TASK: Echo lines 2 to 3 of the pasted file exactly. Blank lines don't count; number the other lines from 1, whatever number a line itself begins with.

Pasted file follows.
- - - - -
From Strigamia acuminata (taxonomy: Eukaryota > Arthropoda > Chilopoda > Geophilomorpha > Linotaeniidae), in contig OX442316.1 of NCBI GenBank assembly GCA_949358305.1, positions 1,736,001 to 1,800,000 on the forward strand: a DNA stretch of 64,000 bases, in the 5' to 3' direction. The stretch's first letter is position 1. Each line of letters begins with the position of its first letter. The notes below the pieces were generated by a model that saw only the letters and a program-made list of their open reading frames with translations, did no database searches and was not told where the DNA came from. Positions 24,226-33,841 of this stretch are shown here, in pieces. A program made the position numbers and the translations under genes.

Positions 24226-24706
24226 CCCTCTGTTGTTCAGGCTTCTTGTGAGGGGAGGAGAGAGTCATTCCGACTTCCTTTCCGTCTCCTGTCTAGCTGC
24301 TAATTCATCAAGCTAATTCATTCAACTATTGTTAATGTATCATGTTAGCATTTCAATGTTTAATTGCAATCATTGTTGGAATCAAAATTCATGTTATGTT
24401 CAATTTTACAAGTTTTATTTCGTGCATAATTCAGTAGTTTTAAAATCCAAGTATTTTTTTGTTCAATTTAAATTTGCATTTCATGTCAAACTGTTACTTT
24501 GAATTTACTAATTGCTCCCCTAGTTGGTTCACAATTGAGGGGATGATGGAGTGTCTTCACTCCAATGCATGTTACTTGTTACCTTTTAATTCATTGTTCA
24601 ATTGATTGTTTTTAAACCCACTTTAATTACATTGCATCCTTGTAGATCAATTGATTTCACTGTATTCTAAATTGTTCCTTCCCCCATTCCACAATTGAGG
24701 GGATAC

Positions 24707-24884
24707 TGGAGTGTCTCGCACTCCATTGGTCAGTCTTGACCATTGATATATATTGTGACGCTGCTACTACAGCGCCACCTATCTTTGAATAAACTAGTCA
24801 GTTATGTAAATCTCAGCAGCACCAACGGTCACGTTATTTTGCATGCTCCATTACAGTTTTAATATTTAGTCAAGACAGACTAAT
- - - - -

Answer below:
Positions 24226-24706
24226 CCCTCTGTTGTTCAGGCTTCTTGTGAGGGGAGGAGAGAGTCATTCCGACTTCCTTTCCGTCTCCTGTCTAGCTGC